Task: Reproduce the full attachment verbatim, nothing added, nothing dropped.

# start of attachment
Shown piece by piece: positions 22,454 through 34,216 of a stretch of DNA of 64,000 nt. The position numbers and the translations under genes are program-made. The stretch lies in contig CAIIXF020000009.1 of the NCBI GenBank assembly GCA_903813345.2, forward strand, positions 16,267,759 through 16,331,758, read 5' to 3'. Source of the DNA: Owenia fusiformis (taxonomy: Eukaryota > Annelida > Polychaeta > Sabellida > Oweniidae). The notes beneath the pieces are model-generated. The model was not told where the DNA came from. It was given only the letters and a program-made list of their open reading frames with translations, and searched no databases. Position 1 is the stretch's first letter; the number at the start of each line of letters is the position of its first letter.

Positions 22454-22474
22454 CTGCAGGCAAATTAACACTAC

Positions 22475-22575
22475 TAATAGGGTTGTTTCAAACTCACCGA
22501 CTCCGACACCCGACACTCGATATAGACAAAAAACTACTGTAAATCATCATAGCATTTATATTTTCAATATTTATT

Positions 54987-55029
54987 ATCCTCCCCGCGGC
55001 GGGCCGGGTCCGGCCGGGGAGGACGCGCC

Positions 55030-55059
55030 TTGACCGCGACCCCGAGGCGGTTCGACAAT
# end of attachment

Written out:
Shown piece by piece: positions 22,454 through 34,216 of a stretch of DNA of 64,000 nt. The position numbers and the translations under genes are program-made. The stretch lies in contig CAIIXF020000009.1 of the NCBI GenBank assembly GCA_903813345.2, forward strand, positions 16,267,759 through 16,331,758, read 5' to 3'. Source of the DNA: Owenia fusiformis (taxonomy: Eukaryota > Annelida > Polychaeta > Sabellida > Oweniidae). The notes beneath the pieces are model-generated. The model was not told where the DNA came from. It was given only the letters and a program-made list of their open reading frames with translations, and searched no databases. Position 1 is the stretch's first letter; the number at the start of each line of letters is the position of its first letter.

Positions 22454-22474
22454 CTGCAGGCAAATTAACACTAC

Positions 22475-22575
22475 TAATAGGGTTGTTTCAAACTCACCGA
22501 CTCCGACACCCGACACTCGATATAGACAAAAAACTACTGTAAATCATCATAGCATTTATATTTTCAATATTTATT

Positions 54987-55029
54987 ATCCTCCCCGCGGC
55001 GGGCCGGGTCCGGCCGGGGAGGACGCGCC

Positions 55030-55059
55030 TTGACCGCGACCCCGAGGCGGTTCGACAAT